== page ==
Lynch filed this action in the Circuit Court of Cook County. Ford removed the action pursuant to 28 U.S.C. § 1441(a) and § 1446 to this Court -- the United States District Court for the Northern District of Illinois. Although Lynch, Prestige, and Landmark all share the same state of citizenship, Ford claimed that Lynch fraudulently joined Prestige and Landmark as defendants to intentionally destroy complete diversity of citizenship and thus prevent this Court from exercising jurisdiction over this matter under 28 U.S.C. § 1332(a)(1) -- there is no dispute that the amount in controversy exceeds $ 50,000.

 II. DISCUSSION

 This matter is now before the Court on Lynch's motion pursuant to 28 U.S.C. § 1447(c) to remand the case to the Circuit Court of Cook County. Lynch also seeks attorney's fees and costs for Ford's alleged improper removal of the action to this Court. As discussed below, the Court agrees with Ford that Prestige and Landmark were fraudulently joined as defendants in an attempt by Lynch to destroy complete diversity of citizenship and thus deprive this court of subject matter jurisdiction.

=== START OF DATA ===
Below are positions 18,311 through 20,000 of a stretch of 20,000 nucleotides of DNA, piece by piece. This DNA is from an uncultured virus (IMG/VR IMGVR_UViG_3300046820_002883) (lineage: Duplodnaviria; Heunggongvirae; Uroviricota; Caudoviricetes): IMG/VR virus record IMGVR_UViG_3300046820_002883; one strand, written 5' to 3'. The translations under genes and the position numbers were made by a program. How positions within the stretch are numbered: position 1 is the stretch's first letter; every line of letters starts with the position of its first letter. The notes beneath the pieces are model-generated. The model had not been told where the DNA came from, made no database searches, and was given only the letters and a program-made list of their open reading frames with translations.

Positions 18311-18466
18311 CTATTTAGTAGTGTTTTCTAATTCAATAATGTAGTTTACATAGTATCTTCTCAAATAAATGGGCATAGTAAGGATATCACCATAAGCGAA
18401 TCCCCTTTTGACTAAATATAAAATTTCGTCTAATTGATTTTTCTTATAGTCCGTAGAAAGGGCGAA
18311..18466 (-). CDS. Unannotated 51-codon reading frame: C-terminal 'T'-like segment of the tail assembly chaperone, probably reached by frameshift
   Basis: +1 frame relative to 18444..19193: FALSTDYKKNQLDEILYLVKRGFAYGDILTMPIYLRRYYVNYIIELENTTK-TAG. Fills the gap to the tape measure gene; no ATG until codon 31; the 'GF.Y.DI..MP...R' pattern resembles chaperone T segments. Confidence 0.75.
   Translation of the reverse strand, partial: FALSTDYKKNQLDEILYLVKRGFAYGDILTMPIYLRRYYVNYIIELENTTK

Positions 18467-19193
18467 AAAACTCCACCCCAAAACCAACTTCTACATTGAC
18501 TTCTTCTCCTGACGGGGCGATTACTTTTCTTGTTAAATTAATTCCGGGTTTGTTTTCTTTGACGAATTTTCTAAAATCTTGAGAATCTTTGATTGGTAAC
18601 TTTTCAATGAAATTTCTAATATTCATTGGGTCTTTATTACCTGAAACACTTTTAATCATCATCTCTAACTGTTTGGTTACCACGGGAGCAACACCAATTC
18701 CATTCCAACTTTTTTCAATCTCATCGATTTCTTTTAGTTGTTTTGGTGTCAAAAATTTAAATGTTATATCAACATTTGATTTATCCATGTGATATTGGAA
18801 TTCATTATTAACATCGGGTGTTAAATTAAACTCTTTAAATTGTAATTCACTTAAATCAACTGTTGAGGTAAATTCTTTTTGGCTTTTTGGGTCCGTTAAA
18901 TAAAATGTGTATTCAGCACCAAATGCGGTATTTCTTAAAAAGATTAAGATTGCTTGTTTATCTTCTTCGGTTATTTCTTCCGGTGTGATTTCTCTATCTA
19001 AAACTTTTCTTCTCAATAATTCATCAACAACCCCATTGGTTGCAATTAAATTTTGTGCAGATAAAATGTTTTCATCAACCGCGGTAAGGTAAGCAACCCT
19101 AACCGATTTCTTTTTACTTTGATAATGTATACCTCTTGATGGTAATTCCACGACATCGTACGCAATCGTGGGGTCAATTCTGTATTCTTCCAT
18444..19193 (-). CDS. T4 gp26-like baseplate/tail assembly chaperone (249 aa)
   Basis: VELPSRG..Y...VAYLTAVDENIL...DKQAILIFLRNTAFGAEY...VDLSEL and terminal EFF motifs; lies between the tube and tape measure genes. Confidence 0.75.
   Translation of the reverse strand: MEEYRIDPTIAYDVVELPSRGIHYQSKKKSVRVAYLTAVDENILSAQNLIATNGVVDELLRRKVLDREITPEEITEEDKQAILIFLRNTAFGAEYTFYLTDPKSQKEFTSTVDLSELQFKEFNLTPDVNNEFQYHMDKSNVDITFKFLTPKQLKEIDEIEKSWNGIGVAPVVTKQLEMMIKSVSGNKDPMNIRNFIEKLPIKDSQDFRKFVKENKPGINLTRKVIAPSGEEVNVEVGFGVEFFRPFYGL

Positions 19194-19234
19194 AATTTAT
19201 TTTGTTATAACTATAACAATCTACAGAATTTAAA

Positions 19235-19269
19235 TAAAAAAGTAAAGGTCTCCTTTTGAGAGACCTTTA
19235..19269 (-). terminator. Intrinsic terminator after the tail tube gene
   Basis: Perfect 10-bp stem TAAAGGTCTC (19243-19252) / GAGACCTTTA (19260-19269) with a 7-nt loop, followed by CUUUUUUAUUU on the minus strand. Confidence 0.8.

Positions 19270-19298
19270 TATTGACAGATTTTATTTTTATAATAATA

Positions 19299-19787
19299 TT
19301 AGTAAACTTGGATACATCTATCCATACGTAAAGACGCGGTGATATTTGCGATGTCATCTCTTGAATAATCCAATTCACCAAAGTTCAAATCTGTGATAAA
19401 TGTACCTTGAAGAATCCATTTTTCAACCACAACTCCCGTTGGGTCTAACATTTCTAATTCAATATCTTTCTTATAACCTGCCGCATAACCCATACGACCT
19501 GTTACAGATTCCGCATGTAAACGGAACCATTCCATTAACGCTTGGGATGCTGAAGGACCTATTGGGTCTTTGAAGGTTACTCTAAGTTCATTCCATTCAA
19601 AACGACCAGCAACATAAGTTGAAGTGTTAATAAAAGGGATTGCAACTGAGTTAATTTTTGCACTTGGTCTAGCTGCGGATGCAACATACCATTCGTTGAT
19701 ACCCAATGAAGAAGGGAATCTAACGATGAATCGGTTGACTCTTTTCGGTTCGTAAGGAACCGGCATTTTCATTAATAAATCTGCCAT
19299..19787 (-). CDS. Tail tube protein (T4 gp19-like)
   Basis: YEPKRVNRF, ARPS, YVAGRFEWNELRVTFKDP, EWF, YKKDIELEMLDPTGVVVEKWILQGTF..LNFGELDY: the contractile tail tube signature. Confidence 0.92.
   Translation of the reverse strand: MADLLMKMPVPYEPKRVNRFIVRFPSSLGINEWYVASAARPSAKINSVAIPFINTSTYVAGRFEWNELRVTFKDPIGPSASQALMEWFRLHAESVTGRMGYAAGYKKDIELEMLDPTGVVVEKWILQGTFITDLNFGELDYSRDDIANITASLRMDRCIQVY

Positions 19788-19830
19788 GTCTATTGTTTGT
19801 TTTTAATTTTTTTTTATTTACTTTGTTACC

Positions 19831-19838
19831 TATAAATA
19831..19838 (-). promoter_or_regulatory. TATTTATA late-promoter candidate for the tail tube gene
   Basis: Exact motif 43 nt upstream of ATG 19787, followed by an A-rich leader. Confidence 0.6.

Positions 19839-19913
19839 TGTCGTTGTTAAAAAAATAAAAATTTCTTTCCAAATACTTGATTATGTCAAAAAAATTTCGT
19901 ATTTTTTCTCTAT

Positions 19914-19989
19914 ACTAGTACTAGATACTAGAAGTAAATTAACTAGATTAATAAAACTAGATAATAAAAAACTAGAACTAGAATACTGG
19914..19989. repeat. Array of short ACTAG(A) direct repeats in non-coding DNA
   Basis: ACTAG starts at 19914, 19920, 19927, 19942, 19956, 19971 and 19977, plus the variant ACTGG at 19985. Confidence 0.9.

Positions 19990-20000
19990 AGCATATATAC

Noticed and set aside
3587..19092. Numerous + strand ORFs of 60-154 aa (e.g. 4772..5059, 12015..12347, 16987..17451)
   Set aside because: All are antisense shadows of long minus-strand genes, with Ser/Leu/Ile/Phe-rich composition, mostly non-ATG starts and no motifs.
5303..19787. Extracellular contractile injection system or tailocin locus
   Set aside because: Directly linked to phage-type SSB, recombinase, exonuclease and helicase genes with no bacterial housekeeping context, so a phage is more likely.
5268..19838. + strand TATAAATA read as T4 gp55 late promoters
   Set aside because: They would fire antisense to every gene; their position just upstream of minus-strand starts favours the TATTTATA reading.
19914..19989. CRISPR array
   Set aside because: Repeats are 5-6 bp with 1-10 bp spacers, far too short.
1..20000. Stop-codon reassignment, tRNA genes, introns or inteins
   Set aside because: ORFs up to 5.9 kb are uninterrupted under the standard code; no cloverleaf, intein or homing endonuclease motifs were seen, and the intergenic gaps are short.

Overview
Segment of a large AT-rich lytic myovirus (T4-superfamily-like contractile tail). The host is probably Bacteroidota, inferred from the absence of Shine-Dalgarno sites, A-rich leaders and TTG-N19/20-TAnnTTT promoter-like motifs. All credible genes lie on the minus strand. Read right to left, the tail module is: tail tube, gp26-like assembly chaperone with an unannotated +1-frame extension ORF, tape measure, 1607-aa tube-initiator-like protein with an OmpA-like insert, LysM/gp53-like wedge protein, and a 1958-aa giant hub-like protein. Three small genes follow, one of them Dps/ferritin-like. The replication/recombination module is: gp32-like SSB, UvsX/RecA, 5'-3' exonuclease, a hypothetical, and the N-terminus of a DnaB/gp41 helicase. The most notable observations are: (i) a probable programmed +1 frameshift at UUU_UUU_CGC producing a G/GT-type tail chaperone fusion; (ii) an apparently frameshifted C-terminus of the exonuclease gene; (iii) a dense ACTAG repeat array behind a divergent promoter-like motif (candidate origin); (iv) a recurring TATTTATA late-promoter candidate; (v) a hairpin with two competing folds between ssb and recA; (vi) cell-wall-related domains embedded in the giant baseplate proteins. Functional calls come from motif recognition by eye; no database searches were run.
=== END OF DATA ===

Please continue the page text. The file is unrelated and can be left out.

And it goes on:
It is true that "for a case to be within the diversity jurisdiction of the federal courts, diversity of citizenship must be 'complete' meaning that no plaintiff may be a citizen of the same state as any defendant." Hoosier Energy Rural Elec. Coop., Inc. v. Amoco Tax Leasing IV Corp., 34 F.3d 1310, 1314-15 (7th Cir. 1994). As discussed, Plaintiff Lynch and Defendants Prestige and Landmark are all citizens of the state of Illinois. Thus, at first glance, it appears that this Court lacks diversity jurisdiction to hear this matter.

 It is well-established, however, that "diversity jurisdiction cannot be destroyed by joinder of nondiverse parties if such joinder is fraudulent." Id. at 1315. Fraudulent joinder occurs when, "after resolving all issues of fact and law in favor of the plaintiff, the plaintiff cannot establish a cause of action against the in-state defendant." *fn1" Poulos v. Naas Foods, Inc., 959 F.2d 69, 73 (7th Cir. 1992). Thus, the issue is whether Lynch's complaint states a cause of action against either Prestige or Landmark.